Arnold ordered the surviving vessels to sail and row with muffled oars. To keep in formation, the men rigged small lanterns to shine on a patch of white chalked on each vessel’s stern. The light would only be visible from about 50 feet. A fog had settled, further obscuring the flotilla. With the British distracted by the noise of their carpenters making repairs and the light from the still-burning Royal Savage, the Americans made their way south along the shore.

At daybreak, the British were stunned to find Valcour Bay deserted. They eventually spotted the fleeing Americans and gave chase. As the British gained on them, Arnold considered making another stand along the west shore, but ultimately decided their best chance was flight. He ordered his fleet to make for the American-held fort at Crown Point, on the New York shore north of Ticonderoga. One of his ships, the Washington, was leaking badly. Overtaken by the Inflexible, the Washington surrendered. The British took 106 prisoners.

Four American vessels managed to slip away and eventually made it all the way to Fort Ticonderoga. Arnold wasn’t so lucky. Several British ships chased his ship, the Congress, and four American gunboats. “They kept up an incessant fire on us for about five hours,” he later reported. Out of ammunition and with nearly half his crew dead or wounded, Arnold realized he couldn’t reach Crown Point, still 10 miles to the south. Rather than surrender, he ordered the vessels into Ferris Bay (now named Arnold’s Bay) on the east shore. He knew it was too shallow for the larger British ships to follow.

On Arnold’s orders, the Americans grounded their vessels and set them ablaze as British boarding parties rowed closer and long-range cannon shots rained down. Men quickly pulled the wounded from the vessels. In his haste, an American gunner ignored the pleas of a Lt. Goldsmith, who had been injured through the thigh. When the boat’s powder magazine exploded, Goldsmith’s body was blasted into the air. Arnold was furious and “threatened to run the gunner through on the spot,” a witness recalled.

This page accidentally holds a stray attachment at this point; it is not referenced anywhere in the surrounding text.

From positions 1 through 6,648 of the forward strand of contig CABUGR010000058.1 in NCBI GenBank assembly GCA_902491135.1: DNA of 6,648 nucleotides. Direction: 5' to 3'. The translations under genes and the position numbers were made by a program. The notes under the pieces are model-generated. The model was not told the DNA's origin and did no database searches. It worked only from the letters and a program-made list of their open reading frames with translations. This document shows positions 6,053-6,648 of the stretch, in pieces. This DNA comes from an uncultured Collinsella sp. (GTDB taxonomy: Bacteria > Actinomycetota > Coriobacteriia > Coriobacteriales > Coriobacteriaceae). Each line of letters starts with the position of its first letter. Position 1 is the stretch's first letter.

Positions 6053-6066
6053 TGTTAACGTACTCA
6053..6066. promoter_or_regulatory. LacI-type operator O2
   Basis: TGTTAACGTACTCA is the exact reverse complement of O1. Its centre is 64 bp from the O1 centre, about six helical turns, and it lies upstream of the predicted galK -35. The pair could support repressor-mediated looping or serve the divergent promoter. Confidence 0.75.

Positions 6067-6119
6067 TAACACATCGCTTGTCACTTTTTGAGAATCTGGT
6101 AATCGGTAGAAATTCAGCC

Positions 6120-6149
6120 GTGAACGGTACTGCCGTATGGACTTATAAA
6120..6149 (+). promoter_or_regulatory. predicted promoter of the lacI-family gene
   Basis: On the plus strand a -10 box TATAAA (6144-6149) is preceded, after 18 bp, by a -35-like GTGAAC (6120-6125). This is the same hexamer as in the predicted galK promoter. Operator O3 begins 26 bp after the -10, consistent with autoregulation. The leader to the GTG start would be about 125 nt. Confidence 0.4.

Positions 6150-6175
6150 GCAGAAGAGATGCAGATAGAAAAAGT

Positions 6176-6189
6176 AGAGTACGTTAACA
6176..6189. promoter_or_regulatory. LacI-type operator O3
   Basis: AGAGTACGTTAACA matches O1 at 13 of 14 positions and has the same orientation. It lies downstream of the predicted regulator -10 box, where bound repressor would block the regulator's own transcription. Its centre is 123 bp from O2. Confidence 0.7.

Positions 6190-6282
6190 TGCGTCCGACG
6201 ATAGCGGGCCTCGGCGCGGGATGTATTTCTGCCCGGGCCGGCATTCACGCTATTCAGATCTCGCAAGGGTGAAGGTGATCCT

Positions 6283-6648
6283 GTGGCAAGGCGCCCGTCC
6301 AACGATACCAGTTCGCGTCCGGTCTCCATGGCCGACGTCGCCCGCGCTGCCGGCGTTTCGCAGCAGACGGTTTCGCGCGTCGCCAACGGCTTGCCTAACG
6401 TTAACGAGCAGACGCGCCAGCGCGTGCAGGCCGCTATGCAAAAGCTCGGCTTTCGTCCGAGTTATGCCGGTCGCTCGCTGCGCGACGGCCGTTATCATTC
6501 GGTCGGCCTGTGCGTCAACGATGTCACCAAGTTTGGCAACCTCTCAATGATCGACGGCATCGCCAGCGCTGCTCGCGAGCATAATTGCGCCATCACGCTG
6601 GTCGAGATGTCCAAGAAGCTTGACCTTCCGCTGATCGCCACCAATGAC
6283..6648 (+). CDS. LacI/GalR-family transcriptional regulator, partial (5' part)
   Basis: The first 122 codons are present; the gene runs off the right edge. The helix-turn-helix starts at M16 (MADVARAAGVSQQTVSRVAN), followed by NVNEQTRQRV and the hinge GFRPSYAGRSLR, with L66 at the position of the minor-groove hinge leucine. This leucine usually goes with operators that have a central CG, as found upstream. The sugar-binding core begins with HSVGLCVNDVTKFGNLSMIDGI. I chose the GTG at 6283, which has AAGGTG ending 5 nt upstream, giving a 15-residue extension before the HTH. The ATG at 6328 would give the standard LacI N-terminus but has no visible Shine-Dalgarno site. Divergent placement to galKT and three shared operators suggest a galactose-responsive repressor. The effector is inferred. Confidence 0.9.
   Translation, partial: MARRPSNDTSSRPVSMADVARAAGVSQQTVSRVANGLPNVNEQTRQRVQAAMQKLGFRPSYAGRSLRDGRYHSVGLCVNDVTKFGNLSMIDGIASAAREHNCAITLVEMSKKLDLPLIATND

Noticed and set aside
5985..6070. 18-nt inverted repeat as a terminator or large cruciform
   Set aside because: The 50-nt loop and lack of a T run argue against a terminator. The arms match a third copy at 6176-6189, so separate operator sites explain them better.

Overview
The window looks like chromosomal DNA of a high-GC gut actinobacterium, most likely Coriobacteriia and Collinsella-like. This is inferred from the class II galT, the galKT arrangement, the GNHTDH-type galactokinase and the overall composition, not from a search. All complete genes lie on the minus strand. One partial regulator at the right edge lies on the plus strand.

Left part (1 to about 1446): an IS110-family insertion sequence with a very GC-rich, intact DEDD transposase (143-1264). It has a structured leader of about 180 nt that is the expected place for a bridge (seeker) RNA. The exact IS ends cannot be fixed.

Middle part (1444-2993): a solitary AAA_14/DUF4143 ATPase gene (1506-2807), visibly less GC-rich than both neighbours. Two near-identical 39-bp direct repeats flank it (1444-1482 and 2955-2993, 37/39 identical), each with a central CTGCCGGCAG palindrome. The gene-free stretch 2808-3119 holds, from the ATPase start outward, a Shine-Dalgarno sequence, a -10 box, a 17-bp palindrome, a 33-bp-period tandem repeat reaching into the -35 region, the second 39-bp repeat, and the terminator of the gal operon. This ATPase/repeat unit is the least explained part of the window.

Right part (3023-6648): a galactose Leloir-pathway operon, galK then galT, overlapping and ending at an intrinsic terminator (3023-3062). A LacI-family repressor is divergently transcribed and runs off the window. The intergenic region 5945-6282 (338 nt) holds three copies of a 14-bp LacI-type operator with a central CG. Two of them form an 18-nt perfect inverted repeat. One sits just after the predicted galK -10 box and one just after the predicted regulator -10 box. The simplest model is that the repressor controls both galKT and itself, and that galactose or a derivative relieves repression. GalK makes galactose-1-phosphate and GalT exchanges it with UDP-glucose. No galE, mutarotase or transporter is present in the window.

Arnold and his men retreated overland, staying near the shore, then were met by boats and ferried to the New York side. They reached Crown Point barely ahead of the British. Arnold ordered the fort burned. They marched on to Ticonderoga, reaching it on Oct. 15.

Five days later, Carleton visited his troops encamped at Crown Point. Snow covered their tents and the distant Adirondacks. His men had crushed Arnold’s navy, but he was in no mood to tackle the next, more formidable, obstacles. Fort Ticonderoga and Mount Independence were braced for an attack, with 13,000 soldiers defending them. Judging that his men lacked time to build proper winter quarters, Carleton pulled his troops north to the comforts of their Canadian bases.

The British would have to wait until the following year to continue their movement south. When they returned, they would face a much better prepared Continental Army and an enflamed and well-armed citizenry, which would ultimately defeat them at Saratoga.

A depiction of the Battle of Valcour Island by an unknown artist. Wikimedia Commons

Correction: The photo captions of the two paintings of the battle were switched in an earlier version of this article.


Watch the video: Valcour Island (January 2022).